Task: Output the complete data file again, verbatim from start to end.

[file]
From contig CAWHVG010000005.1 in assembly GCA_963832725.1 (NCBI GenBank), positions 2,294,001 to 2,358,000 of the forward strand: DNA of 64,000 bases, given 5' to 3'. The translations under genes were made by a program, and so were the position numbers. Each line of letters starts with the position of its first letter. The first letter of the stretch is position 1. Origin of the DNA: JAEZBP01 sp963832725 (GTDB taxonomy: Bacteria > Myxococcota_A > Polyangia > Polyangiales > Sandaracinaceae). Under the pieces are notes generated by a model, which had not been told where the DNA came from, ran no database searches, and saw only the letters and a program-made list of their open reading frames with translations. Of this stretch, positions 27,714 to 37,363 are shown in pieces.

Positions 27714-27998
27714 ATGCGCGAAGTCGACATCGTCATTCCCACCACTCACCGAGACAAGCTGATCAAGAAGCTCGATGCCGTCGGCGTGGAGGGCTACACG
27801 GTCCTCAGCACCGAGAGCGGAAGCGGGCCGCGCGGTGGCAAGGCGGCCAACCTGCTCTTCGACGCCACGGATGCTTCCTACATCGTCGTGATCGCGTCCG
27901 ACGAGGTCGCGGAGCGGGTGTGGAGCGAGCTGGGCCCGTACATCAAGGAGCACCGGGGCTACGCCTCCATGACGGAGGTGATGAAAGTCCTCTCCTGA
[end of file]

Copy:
From contig CAWHVG010000005.1 in assembly GCA_963832725.1 (NCBI GenBank), positions 2,294,001 to 2,358,000 of the forward strand: DNA of 64,000 bases, given 5' to 3'. The translations under genes were made by a program, and so were the position numbers. Each line of letters starts with the position of its first letter. The first letter of the stretch is position 1. Origin of the DNA: JAEZBP01 sp963832725 (GTDB taxonomy: Bacteria > Myxococcota_A > Polyangia > Polyangiales > Sandaracinaceae). Under the pieces are notes generated by a model, which had not been told where the DNA came from, ran no database searches, and saw only the letters and a program-made list of their open reading frames with translations. Of this stretch, positions 27,714 to 37,363 are shown in pieces.

Positions 27714-27998
27714 ATGCGCGAAGTCGACATCGTCATTCCCACCACTCACCGAGACAAGCTGATCAAGAAGCTCGATGCCGTCGGCGTGGAGGGCTACACG
27801 GTCCTCAGCACCGAGAGCGGAAGCGGGCCGCGCGGTGGCAAGGCGGCCAACCTGCTCTTCGACGCCACGGATGCTTCCTACATCGTCGTGATCGCGTCCG
27901 ACGAGGTCGCGGAGCGGGTGTGGAGCGAGCTGGGCCCGTACATCAAGGAGCACCGGGGCTACGCCTCCATGACGGAGGTGATGAAAGTCCTCTCCTGA